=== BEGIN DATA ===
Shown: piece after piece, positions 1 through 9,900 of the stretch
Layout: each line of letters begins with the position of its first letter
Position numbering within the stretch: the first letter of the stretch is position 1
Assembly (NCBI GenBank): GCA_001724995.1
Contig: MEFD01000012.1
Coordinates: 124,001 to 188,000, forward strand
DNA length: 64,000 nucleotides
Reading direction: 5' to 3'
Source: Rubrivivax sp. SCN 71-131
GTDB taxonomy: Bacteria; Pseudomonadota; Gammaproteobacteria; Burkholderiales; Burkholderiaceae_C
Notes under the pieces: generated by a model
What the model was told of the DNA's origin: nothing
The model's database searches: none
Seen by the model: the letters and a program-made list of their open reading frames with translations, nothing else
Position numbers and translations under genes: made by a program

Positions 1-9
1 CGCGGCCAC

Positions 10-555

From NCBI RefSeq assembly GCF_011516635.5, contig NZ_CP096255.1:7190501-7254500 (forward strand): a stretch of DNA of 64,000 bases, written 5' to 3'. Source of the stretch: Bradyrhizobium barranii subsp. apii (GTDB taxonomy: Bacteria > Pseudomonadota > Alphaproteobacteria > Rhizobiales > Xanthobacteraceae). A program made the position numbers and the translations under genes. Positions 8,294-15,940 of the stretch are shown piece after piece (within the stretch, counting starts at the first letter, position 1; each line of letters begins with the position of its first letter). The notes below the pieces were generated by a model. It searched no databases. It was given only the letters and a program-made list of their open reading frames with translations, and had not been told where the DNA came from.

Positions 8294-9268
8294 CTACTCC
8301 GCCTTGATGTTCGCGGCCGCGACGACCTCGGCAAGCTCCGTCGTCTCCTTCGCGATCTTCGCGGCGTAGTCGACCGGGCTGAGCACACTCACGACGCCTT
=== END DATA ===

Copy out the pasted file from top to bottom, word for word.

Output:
Shown: piece after piece, positions 1 through 9,900 of the stretch
Layout: each line of letters begins with the position of its first letter
Position numbering within the stretch: the first letter of the stretch is position 1
Assembly (NCBI GenBank): GCA_001724995.1
Contig: MEFD01000012.1
Coordinates: 124,001 to 188,000, forward strand
DNA length: 64,000 nucleotides
Reading direction: 5' to 3'
Source: Rubrivivax sp. SCN 71-131
GTDB taxonomy: Bacteria; Pseudomonadota; Gammaproteobacteria; Burkholderiales; Burkholderiaceae_C
Notes under the pieces: generated by a model
What the model was told of the DNA's origin: nothing
The model's database searches: none
Seen by the model: the letters and a program-made list of their open reading frames with translations, nothing else
Position numbers and translations under genes: made by a program

Positions 1-9
1 CGCGGCCAC

Positions 10-555

From NCBI RefSeq assembly GCF_011516635.5, contig NZ_CP096255.1:7190501-7254500 (forward strand): a stretch of DNA of 64,000 bases, written 5' to 3'. Source of the stretch: Bradyrhizobium barranii subsp. apii (GTDB taxonomy: Bacteria > Pseudomonadota > Alphaproteobacteria > Rhizobiales > Xanthobacteraceae). A program made the position numbers and the translations under genes. Positions 8,294-15,940 of the stretch are shown piece after piece (within the stretch, counting starts at the first letter, position 1; each line of letters begins with the position of its first letter). The notes below the pieces were generated by a model. It searched no databases. It was given only the letters and a program-made list of their open reading frames with translations, and had not been told where the DNA came from.

Positions 8294-9268
8294 CTACTCC
8301 GCCTTGATGTTCGCGGCCGCGACGACCTCGGCAAGCTCCGTCGTCTCCTTCGCGATCTTCGCGGCGTAGTCGACCGGGCTGAGCACACTCACGACGCCTT